Gov. Ron DeSantis said Wednesday afternoon that more than 1.1 million electric customers had lost power because of Hurricane Ian — and the number is expected to grow.

Florida Democrats Blame Climate Change For Ian, Yet Reality Intrudes

You could see it coming even before Hurricane Ian slammed into Florida’s west coast: Democrats would blame climate change for the storm.

You could see it coming even before Hurricane Ian slammed into Florida’s west coast: Democrats would blame climate change for the storm.

The claim was spread by Democrats in Florida’s two biggest elections this fall.

Appearing on MSNBC on Wednesday, Democratic Rep. Val Demings, who is challenging Sen. Marco Rubio, noted, “We are not going to be where we need to be until we acknowledge climate change and take it extremely seriously.”

“Look, how much more do we need to experience before we accept hurricanes are becoming more intense, more severe? We have several tornado watches going on right here in Florida. We see extreme flooding in particular in south Florida with the rise of the sea level. It’s time to stop talking about it. We all need to come to the table and realize that climate change is real.”

Democrat Charlie Crist, Gov. Ron DeSantis’ opponent, added his own climate change claim.

Also on MSNBC on Thursday, Crist told his host, “You listed earlier in your broadcast the five major storms that are hitting the United States. Three of the five have hit Florida. So one factor in all of this is climate change. These storms are getting bigger, they’re getting stronger, and they’re affecting that many more lives as a result of it.”

“It is remarkable what we are witnessing, and as we get through this, hopefully, we’ll have an opportunity to make sure that we do things so we can address going forward to try to reduce the size of these massive storms that Florida has suffered from so brutally. And so that will be a focus as we’re moving forward.”

In the news: Florida CFO Warns Hurricane Ian Victims To Be Wary Of “Predators” Getting Into Their Insurance Claims

The narrative from Democrats with a storm is as predictable as the sun rising in the east. The problem, though, is the evidence is scant for their position.

One of the first people to rebut such claims was a member of the Biden administration. 

Before Ian came ashore, CNN’s Don Lemon was trying to get the nation’s top hurricane authority to blame the storm on climate change.

“I don’t think you can link climate change to any one event,” Jamie Rhome, head of the National Hurricane Center, told Lemon. “On the whole, on the cumulative, climate change may be making storms worse. But to link it to any one event, I would caution against that.”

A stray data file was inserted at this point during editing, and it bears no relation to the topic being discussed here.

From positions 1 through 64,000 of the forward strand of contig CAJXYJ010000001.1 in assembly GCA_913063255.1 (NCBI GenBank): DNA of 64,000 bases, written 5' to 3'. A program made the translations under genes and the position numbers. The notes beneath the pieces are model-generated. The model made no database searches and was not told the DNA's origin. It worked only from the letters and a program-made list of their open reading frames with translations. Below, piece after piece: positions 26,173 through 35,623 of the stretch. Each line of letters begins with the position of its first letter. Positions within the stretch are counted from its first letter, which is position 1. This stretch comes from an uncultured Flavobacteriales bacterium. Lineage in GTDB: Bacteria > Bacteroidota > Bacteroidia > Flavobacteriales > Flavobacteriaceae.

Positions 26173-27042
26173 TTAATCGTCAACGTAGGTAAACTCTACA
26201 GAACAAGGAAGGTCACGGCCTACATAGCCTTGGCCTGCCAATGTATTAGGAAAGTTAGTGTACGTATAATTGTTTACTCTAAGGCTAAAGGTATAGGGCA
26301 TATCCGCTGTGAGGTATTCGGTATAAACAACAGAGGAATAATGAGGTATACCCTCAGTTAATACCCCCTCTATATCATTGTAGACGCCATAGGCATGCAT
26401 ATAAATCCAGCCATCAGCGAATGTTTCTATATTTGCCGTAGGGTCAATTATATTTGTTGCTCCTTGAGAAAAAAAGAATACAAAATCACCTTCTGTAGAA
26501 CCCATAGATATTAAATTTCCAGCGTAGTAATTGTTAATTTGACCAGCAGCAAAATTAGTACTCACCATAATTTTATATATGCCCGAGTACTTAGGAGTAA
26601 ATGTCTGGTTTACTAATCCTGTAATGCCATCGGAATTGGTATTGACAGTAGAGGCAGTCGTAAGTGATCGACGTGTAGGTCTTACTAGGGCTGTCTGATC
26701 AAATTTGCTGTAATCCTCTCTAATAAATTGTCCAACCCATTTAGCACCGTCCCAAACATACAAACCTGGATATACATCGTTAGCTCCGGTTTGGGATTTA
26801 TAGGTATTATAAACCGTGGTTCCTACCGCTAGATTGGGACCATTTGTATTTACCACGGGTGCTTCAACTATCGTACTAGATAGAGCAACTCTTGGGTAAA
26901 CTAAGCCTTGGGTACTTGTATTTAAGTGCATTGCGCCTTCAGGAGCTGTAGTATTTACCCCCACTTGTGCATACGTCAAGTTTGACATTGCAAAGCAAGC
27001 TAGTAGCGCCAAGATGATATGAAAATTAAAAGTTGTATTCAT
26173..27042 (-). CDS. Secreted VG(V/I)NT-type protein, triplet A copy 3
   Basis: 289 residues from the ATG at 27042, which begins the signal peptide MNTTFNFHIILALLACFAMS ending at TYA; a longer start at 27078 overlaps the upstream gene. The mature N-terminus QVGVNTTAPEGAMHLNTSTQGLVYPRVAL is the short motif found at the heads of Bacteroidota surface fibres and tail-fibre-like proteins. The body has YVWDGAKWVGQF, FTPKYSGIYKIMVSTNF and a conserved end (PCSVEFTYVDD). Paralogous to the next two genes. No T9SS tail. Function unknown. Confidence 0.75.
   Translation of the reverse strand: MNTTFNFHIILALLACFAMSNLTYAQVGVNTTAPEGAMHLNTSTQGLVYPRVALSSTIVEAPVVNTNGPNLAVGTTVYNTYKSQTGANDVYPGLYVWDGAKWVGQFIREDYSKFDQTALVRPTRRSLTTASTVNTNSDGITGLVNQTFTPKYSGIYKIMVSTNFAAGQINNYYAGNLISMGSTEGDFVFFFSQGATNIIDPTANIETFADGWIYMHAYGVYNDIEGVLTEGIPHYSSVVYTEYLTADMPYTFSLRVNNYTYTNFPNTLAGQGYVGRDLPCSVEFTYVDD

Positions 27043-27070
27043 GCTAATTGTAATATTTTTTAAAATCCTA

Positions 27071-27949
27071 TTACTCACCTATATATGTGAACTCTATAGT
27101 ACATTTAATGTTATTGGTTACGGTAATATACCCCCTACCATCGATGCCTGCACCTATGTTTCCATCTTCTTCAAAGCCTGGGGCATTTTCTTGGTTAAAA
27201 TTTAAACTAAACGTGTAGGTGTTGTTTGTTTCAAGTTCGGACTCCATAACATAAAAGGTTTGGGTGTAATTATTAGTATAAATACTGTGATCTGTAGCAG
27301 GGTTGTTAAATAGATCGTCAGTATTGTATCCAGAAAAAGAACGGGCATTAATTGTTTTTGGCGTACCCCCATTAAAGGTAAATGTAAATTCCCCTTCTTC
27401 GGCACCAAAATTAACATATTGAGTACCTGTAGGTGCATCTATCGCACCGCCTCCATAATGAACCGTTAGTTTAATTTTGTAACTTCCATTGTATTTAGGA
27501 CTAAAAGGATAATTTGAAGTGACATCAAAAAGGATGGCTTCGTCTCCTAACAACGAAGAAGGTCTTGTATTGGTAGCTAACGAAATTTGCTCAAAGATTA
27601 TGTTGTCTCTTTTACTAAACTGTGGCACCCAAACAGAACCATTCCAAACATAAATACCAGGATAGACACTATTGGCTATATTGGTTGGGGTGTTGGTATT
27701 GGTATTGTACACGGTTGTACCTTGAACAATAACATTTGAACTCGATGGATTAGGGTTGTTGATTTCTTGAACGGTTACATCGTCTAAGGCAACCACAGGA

On Thursday, Dr. Roy Spencer, who unlike Demings and Crist is an actual climatologist, noted that there is no discernible pattern in hurricane frequency globally or in the strength of storms hitting Florida.

“If global warming is causing a change in tropical cyclone activity, it should show up in global statistics,” Spencer wrote. “The latest peer-reviewed study (published in March) of the accumulated wind energy in tropical cyclones since 1990 (when we started to have sufficient global data) showed a decrease in hurricane activity. There was an increase in Atlantic activity, but this was matched by an even larger decrease in Pacific activity, due to a shift from El Nino to La Nina conditions during that time.”

“So, yes, there is climate change involved in the uptick in Atlantic activity in recent decades. But it’s natural.”

Spencer argued if we have seen an upswing in hurricane activity over the past 40 years, it is because of satellite technology. In other words, we’re far better at monitoring the weather today than we could before 1980.

Spencer also pointed out that over the last 120 years, the data show “no statistically significant trends in either intensity or frequency of landfalling major hurricanes in Florida.”

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Spencer pointed out that Florida was rocked by four storms with winds above 120 mph between 1919 and 1935 — the same number that have hit Florida, including Ian, since 1992.

What the climate activists also have failed to mention is that before Ian, climate scientists were commenting that the 2022 hurricane season was unusually quiet, relative to projections and recent history.

In addition, they also fail to point out that Florida went 11 years – 2006 to 2016 – without being hit by any storms.

The views and opinions expressed in this commentary are those of the author and do not necessarily reflect the opinion of The Free Press.

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